The scaling of Houdini 3 and Komodo 5

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fern
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Re: The scaling of Houdini 3 and Komodo 5

Post by fern » Wed Nov 21, 2012 3:55 pm

You are the programmer and/or scientist, not me, but wonder if at last, no matter how much speed a program gets, at the end of the tree it must stop and make an EVALUATION. I can even imagine a so nasty program that make bad decisions even after 44 ply or so. And I can imagine a good one doing good decision with just 5 plys. In fact SGM makes good decisions sometimes not even thinking a ply ahead. They rely in experience and knowledge. That is, evaluation.

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Re: The scaling of Houdini 3 and Komodo 5

Post by Don » Wed Nov 21, 2012 5:29 pm

fern wrote:You are the programmer and/or scientist, not me, but wonder if at last, no matter how much speed a program gets, at the end of the tree it must stop and make an EVALUATION. I can even imagine a so nasty program that make bad decisions even after 44 ply or so. And I can imagine a good one doing good decision with just 5 plys. In fact SGM makes good decisions sometimes not even thinking a ply ahead. They rely in experience and knowledge. That is, evaluation.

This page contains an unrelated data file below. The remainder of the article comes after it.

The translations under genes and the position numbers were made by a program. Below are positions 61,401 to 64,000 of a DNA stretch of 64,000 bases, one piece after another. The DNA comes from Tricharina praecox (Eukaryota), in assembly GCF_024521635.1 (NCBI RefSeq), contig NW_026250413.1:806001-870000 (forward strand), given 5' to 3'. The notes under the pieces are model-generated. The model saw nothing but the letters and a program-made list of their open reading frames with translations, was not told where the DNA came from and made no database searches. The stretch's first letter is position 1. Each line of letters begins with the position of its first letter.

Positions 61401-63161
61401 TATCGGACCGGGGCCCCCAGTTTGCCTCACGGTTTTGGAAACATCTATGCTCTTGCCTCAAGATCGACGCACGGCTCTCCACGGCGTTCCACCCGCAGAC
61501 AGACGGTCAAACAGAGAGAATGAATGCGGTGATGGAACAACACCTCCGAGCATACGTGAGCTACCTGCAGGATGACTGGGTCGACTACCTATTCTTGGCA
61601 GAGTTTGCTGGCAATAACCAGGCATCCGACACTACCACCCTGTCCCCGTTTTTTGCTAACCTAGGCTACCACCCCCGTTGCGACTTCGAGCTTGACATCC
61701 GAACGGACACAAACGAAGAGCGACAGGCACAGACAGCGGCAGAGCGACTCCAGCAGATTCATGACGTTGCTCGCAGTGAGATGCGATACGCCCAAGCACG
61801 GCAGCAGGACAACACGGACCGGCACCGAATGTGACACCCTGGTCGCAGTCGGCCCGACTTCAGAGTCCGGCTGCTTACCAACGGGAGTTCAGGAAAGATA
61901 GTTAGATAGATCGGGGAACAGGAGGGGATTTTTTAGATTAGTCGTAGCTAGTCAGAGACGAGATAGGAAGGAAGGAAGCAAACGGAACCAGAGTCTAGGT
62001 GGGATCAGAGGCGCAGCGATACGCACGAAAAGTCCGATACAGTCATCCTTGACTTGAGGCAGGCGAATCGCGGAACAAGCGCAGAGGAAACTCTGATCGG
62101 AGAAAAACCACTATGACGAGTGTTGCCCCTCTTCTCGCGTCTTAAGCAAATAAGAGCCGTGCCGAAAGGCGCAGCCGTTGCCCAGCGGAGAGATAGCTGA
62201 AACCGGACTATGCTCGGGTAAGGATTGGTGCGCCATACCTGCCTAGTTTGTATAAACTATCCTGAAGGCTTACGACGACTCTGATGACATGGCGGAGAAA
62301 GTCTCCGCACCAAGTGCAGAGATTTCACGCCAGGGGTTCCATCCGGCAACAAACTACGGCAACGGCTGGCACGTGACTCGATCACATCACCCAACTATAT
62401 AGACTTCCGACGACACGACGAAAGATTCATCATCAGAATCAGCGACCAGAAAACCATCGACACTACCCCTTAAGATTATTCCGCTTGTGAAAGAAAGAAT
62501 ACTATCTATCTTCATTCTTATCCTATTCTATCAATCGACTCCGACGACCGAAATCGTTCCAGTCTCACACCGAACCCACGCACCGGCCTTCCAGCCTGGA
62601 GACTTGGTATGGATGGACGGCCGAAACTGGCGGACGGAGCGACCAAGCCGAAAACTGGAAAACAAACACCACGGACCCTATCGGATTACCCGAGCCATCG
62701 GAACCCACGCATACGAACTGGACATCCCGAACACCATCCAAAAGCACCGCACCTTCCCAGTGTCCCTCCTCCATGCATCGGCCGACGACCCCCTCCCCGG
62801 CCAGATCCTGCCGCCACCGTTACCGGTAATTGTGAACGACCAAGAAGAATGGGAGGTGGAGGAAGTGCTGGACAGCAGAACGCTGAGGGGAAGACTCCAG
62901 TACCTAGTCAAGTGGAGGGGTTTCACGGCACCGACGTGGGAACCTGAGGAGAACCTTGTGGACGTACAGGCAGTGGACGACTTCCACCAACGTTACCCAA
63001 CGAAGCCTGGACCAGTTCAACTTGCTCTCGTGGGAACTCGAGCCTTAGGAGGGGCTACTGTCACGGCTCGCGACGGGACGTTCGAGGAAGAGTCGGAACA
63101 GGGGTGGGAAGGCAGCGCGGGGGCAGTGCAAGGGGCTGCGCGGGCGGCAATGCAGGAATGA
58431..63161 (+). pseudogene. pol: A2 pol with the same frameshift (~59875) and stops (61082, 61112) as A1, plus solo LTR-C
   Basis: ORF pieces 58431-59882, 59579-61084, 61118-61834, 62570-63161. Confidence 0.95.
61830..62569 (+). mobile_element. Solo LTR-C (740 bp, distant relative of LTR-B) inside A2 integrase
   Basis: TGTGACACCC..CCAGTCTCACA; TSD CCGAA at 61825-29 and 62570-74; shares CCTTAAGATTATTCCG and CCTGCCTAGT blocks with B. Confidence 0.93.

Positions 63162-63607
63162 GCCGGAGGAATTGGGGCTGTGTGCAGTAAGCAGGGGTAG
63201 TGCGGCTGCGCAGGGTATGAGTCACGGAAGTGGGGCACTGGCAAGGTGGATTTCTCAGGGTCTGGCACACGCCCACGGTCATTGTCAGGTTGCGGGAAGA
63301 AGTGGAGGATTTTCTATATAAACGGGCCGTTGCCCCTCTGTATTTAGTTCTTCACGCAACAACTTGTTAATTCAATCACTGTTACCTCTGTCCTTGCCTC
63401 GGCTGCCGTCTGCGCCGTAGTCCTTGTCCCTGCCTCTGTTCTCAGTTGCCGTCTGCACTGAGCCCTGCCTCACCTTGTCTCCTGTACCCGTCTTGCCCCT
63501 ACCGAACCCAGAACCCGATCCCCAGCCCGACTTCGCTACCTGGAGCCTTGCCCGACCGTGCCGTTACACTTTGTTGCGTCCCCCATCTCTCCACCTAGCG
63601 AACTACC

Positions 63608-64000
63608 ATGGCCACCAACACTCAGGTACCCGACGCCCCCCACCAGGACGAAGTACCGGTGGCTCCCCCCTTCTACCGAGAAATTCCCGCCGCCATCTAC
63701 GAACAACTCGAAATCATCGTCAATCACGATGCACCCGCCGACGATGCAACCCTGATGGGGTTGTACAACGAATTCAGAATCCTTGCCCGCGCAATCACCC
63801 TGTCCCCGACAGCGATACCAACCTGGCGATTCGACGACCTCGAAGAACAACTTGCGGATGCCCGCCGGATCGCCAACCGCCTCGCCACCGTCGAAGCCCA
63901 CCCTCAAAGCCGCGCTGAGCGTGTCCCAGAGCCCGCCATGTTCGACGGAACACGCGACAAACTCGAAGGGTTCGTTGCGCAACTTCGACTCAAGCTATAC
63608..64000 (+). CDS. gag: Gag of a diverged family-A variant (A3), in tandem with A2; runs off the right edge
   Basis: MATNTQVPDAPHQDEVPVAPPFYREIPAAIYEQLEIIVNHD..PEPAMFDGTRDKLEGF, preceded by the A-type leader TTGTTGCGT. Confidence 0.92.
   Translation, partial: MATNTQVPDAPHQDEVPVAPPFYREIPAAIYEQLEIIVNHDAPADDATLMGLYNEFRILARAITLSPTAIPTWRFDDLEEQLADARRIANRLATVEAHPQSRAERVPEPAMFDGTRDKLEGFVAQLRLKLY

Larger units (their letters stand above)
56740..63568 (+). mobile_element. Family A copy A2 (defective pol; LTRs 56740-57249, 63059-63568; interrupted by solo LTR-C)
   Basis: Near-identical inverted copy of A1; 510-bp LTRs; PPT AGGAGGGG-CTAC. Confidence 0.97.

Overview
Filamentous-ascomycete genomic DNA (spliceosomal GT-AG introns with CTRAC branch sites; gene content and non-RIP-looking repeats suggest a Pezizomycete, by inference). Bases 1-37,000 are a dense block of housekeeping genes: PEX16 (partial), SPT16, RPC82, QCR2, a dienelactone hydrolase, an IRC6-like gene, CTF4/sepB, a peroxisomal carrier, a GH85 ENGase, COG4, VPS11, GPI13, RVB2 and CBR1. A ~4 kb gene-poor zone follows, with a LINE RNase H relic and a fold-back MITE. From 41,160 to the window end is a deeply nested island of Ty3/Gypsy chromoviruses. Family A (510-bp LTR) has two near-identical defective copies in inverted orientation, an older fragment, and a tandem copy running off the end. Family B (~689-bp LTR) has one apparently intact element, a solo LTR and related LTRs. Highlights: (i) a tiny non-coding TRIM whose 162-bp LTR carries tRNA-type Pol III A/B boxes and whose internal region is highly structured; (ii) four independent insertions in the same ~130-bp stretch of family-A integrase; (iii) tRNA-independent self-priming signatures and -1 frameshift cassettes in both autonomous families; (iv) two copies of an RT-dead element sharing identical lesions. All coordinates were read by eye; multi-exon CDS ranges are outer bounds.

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Fern
It's not quite that simple.

It's a gross over-simplification to say that humans have a better evaluation function and computers have a better search - that is just an approximation and a very broken one at that. It's just a simple way to talk about but it does not reflect how things are actually done.

Humans would play like complete morons without a search, even though chess culture often likes to romanticize the notion that humans just always know the best move and don't need to search. The idea that a GM thinks only 1 move ahead but it's the "best" move makes a great sound bite but is complete nonsense.

The primary difference in my opinion is this: For computers, the evaluation has a large impact on shaping the tree. It's the same for humans, but for humans the tree can change the evaluation too - after looking at variations a human can modify his assessment of which positional features are important and which are not and that can give him a fresh new "evaluation function" which may even trigger a fresh new search. That is a big shortcut that computers have not learned yet.